Our story starts during a recent heated debate about how old-fashioned mainframes are. The suggestion was that mainframe operating systems have been around forever and mainframe applications were also fairly long in the tooth. And the most exciting platform to work on right now was not a PC – because of all its bloatware issues – but a Macintosh. Especially as Apple were defining what’s cool with the iPod and the iPhone.
The argument ran along the lines that z/OS, the main IBM mainframe operating system, has been around since 2000, but it was based on MVS, which had been around since 1970. And MVS was based on older operating systems that were implemented in the mid-1960s. Similarly, z/VM, which also first saw the light of day in 2000, was based on VM, which again arrived in the early 1970s, and was based on work from the 1960s – CP-67. In those days, the C in CMS stood for Cambridge, where it was developed.
IMS, the database and transaction management system, has been around since 1968. You may recall this blog talking about IMS’s 40th birthday last year. The product is in use at 90% of Fortune 1000 companies, with more than 3 trillion dollars of transactions going through it in a single day. It started life as bill of materials software for the space programme in 1966.
CICS is claimed to be in use at over 90% of Fortune 500 companies. This transaction processing software was first available in 1969.
DB2 is a relative youngster, having been first available in 1983. Again, this blog celebrated DB2’s 25th birthday last year.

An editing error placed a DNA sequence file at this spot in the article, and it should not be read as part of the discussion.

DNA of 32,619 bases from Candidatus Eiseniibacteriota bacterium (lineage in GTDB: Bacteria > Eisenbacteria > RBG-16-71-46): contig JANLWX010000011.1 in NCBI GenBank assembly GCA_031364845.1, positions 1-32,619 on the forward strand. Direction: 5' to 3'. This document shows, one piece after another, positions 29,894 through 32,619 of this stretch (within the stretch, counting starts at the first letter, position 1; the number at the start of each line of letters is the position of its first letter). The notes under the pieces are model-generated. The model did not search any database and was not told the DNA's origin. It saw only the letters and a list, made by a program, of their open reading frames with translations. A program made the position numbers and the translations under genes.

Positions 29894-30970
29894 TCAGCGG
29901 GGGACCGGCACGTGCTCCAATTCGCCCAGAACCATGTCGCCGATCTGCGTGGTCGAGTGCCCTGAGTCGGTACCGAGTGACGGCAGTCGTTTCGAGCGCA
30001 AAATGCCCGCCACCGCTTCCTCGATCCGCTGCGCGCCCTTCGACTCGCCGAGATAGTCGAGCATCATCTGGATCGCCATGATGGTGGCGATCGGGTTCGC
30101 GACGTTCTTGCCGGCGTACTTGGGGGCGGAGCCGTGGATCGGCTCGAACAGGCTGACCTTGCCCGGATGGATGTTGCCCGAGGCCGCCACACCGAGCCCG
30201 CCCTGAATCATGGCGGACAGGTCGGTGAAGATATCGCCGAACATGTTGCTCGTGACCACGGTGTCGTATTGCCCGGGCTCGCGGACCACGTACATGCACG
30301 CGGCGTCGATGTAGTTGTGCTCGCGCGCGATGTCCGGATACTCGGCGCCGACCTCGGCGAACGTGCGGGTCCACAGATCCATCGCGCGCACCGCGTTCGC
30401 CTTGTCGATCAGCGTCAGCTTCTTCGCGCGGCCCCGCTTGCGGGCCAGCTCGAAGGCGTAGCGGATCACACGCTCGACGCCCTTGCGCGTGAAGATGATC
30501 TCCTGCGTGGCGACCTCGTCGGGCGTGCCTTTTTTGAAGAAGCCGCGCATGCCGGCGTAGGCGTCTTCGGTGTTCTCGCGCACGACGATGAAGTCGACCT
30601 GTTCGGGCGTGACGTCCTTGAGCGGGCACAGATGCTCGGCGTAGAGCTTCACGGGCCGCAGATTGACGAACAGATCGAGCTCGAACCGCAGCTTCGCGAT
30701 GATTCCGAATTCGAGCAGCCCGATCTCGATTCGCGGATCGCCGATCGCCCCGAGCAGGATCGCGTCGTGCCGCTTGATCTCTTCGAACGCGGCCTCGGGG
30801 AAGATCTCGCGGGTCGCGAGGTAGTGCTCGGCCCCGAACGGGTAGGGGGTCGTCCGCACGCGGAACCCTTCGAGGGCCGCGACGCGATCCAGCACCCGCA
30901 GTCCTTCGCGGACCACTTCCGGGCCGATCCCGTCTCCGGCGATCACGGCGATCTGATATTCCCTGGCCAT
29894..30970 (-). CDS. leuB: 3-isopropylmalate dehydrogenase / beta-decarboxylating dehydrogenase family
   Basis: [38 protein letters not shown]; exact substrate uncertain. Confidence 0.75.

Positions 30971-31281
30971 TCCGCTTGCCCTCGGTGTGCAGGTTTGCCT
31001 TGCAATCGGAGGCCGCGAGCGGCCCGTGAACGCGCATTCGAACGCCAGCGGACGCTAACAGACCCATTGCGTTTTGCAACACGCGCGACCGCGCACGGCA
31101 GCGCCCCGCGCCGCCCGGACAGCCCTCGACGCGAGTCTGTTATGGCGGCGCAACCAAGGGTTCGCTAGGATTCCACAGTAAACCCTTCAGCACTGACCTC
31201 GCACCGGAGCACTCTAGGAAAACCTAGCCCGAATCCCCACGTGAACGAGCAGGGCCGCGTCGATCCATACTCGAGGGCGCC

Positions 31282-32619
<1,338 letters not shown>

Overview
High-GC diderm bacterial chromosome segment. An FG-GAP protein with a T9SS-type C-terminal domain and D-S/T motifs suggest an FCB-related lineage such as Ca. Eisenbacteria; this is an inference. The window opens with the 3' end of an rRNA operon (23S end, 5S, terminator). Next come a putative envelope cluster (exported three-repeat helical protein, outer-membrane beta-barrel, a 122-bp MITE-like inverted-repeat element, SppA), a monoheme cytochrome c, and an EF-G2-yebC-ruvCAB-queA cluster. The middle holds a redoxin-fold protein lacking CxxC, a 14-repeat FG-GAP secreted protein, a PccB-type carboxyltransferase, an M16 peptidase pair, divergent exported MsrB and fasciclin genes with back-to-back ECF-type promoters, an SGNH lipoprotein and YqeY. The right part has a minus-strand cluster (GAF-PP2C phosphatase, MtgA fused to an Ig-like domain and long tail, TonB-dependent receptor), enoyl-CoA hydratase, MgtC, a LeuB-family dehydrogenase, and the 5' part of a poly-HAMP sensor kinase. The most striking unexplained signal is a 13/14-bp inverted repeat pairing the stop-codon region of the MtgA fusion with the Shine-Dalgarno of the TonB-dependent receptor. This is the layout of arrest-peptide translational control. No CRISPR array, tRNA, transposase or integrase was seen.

So the argument that mainframes have a long history is definitely true. The fact that they are continually being updated and developing successfully to meet current needs is also true, and shouldn’t be ignored.
But what about this young upstart called a Macintosh? Well, the first Apple Mac was introduced back in January 1984 – which makes it nearly as old as DB2. What made the Mac so successful was its use of a mouse and a Graphical User Interface (GUI). True the ideas had been pioneered at Xerox’s Palo Alto Research Center (PARC), but the Mac sold the dream – when mice and GUIs were what we dreamed about! In fact the idea was such a good one, and made the Mac so user-friendly and easy to use, that eventually all PCs would be sporting them. The Mac made desktop publishing possible at that time. It had people saying WYSIWYG. It’s where I first used Pagemaker. The Mac luggable was almost portable enough to use as a modern laptop. Sling it in the car, wrap a seatbelt round it, and take it wherever. Happy days!
We had Hypercard, which we were never quite sure what to do with. Then in the late 90s we had the iMacs – a computer to be seen with, fashion icon. Then there was the introduction of OSX and all the wild cat versions – Tiger, Leopard, etc.
But, and this is the big but, although the Mac may be sexy and useful, it has got that way after years of development. So while it may be younger than the mainframe. The fact that it is celebrating its 25th birthday means it is no spring chicken!
And watch out if you’re downloading a pirate version of iWorks 09, it apparently contains a Trojan!
Anyway, happy 25th birthday Mac.